"You were brave, Harry," said Mr. Hammond.
"Was I?" asked the simple lad, well pleased.
Tom told more details of his imprisonment; how he heard sounds from an adjoining cabin that would indicate some other unfortunate was held there. He heard the men discussing his case, and planning to force him to work in the morning.
Then had come the rescue.
Through the gathering morning light the Gem proceeded on her way. Tom was at the wheel, having been refreshed by coffee which Betty and Mollie made aboard their craft.
A lookout was kept for any signs of a refugee on the way back to the orange grove, but none was seen.
"He may be hiding in the swamp," said Mr. Hammond. "He may come out after dark, and make his way to our place. I hope he does."
"I am going to look for him," said The Loon.
Poor fellow! In spite of his simple ways, he showed a devotion of which one with a stronger mind might have been proud.
"Can't something be done for him?" asked Mr. Stonington, nodding in the direction of Harry. "Ought not we to keep him with us?"
"It would be hard work," answered Mr. Hammond. "He is used to going and coming as he pleases. He wanders all about this region. He is harmless."
Without further incident the orange grove was reached. Tom Osborne, tired and worn out, received every attention, and was soon himself again. Mr. Hammond communicated with the authorities regarding the men of the camp, but little could be done. There were legal complications hard to avoid.
"But, at any rate," said Mr. Stonington, "we have rescued Tom, and that other young man has escaped."
"Perhaps to a worse fate," observed Mr. Hammond.
Days passed. The outdoor girls enjoyed their life in the orange grove, but Grace fretted because no word came from her brother. He seemed to have disappeared completely.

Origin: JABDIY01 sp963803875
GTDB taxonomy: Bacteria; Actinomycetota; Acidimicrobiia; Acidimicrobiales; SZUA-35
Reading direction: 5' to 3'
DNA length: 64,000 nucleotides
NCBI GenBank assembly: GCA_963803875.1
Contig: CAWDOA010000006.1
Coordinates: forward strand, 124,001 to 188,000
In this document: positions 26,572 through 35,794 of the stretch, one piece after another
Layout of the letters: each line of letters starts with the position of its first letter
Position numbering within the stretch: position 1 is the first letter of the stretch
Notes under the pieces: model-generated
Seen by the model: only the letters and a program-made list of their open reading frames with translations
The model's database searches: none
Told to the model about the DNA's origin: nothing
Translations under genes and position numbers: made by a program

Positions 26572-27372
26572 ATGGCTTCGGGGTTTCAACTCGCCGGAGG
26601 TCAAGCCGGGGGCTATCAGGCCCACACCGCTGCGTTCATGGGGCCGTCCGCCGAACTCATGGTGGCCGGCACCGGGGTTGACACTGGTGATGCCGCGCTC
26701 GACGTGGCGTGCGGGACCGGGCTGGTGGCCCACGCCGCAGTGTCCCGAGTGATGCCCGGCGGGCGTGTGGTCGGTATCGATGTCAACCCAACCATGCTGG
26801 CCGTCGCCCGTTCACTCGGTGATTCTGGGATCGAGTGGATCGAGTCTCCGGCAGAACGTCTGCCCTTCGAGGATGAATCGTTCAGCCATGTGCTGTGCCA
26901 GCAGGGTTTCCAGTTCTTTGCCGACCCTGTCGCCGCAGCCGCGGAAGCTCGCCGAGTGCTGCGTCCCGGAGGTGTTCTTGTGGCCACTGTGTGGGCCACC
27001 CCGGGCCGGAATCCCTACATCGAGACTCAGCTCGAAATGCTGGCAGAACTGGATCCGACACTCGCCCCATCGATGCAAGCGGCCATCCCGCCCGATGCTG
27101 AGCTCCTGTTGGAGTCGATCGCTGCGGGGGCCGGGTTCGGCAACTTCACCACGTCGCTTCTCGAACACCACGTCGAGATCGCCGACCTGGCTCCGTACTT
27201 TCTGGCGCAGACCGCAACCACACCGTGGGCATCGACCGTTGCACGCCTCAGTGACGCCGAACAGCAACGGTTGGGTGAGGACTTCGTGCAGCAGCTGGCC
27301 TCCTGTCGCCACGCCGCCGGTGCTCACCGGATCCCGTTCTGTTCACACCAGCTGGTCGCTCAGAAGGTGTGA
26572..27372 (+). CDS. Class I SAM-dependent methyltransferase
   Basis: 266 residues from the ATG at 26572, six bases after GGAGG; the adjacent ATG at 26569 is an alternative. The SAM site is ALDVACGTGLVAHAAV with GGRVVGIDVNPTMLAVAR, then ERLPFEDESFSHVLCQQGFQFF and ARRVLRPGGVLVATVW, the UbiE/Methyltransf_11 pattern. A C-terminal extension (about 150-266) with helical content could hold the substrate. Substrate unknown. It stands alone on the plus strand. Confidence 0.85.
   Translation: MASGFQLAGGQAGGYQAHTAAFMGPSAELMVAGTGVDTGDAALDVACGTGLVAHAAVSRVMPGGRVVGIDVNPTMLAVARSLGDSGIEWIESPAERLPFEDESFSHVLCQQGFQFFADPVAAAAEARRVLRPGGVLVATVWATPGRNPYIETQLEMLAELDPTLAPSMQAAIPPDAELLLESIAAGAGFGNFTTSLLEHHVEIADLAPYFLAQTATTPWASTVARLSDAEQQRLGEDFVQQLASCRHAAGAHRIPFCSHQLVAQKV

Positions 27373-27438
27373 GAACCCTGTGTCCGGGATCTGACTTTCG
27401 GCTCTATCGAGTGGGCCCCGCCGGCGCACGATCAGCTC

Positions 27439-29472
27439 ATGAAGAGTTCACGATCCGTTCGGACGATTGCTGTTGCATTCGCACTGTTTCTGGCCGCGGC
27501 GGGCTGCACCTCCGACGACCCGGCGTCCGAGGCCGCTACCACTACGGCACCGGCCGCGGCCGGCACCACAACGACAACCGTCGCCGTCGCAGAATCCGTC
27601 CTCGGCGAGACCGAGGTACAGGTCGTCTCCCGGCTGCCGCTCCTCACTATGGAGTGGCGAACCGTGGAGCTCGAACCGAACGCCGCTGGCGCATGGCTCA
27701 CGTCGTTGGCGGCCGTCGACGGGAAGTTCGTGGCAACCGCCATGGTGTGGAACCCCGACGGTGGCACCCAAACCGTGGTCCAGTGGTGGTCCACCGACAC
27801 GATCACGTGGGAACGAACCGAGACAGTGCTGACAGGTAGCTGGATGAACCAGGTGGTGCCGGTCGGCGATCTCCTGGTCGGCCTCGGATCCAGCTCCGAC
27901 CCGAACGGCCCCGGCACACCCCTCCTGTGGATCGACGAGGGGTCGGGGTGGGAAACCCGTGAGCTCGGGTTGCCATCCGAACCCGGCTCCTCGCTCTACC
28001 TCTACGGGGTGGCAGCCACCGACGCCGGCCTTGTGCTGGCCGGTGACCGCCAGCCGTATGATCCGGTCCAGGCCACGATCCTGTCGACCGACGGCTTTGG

Following the receipt of a letter from her father, containing no news, Grace was so gloomy that one day Betty proposed a ride in the launch.
"It will do you good," she said to Grace. "We will take our lunch again, and—"
"Get trapped by alligators or snakes?" suggested Amy.
"No!" declared Mollie. "We'll take The Loon along, and he will look after us," for Harry was back from one of his wanderings. He spent much time away from the grove, seeking in many strange places for the young man who had appealed to him for help. But he did not find him.
So the girls went for a little excursion. In spite of the gloom that seemed to hang over them they had an enjoyable time.
They were scanning the shores ahead of them, looking for a suitable place to land and eat their lunch, when Betty, who had taken the wheel, with The Loon to stand beside and direct her steering, uttered a cry and pointed ahead.
"See!" she said. "What is that?"
The other girls looked.
"Some sort of a raft," answered Mollie.
"And someone is on it!" added Amy.
"It's a man!" cried Grace. "A young man! Oh, maybe it's the one who escaped from the Everglade swamp. Hurry to him, Betty!"
As she spoke the figure on the raft rose to his knees, and waved a hand at the girls. Then the youth, for such he was seen to be, toppled over on his rude craft, and went drifting down the current.